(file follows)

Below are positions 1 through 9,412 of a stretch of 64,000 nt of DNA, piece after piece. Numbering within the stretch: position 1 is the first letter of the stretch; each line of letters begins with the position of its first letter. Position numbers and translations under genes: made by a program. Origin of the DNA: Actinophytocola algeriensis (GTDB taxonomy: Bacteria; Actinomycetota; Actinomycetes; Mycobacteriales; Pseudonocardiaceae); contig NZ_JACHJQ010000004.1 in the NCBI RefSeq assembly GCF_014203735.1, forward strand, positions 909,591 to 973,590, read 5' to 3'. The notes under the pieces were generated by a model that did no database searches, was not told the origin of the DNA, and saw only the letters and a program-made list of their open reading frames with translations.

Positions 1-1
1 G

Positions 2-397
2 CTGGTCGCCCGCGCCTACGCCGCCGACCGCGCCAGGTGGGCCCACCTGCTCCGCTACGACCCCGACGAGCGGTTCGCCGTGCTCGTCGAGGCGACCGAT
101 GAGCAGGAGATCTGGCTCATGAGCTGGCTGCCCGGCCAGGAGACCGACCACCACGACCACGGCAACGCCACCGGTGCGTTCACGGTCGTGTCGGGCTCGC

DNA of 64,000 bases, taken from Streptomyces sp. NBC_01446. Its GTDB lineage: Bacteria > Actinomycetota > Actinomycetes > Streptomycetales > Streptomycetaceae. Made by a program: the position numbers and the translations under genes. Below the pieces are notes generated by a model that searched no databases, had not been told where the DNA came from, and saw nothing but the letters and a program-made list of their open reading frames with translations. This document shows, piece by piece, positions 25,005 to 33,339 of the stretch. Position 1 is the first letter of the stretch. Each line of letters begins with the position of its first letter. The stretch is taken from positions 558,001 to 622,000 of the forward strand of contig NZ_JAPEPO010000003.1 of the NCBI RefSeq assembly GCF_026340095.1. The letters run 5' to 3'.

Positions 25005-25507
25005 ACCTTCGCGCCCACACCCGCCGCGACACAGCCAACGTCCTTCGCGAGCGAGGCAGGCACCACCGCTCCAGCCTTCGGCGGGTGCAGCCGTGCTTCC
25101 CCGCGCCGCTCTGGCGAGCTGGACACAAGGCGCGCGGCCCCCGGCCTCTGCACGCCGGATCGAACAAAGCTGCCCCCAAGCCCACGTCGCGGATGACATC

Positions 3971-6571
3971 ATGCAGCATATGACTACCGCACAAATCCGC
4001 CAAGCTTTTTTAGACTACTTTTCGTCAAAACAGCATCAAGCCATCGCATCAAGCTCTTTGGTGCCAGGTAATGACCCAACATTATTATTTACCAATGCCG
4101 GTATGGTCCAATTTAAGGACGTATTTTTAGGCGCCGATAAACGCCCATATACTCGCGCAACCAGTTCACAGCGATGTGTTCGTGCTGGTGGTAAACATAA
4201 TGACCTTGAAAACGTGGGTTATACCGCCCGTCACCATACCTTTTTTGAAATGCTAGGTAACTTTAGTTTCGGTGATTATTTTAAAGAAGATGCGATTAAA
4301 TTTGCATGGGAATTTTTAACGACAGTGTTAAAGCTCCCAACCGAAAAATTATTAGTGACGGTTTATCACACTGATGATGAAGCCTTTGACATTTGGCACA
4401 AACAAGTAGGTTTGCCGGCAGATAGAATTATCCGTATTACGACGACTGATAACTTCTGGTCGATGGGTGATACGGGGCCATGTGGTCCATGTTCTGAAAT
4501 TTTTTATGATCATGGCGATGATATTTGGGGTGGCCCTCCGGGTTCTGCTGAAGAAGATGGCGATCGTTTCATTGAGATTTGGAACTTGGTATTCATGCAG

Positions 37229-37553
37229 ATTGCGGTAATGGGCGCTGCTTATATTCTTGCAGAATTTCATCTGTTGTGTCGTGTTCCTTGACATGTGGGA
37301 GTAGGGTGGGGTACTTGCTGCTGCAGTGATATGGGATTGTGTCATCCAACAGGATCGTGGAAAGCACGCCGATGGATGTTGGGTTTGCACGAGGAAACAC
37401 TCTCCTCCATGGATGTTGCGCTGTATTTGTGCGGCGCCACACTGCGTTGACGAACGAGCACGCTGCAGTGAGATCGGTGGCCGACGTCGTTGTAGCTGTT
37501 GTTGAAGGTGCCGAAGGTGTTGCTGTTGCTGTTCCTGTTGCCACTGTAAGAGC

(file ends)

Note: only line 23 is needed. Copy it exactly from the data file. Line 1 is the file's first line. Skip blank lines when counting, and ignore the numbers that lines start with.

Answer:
37501 GTTGAAGGTGCCGAAGGTGTTGCTGTTGCTGTTCCTGTTGCCACTGTAAGAGC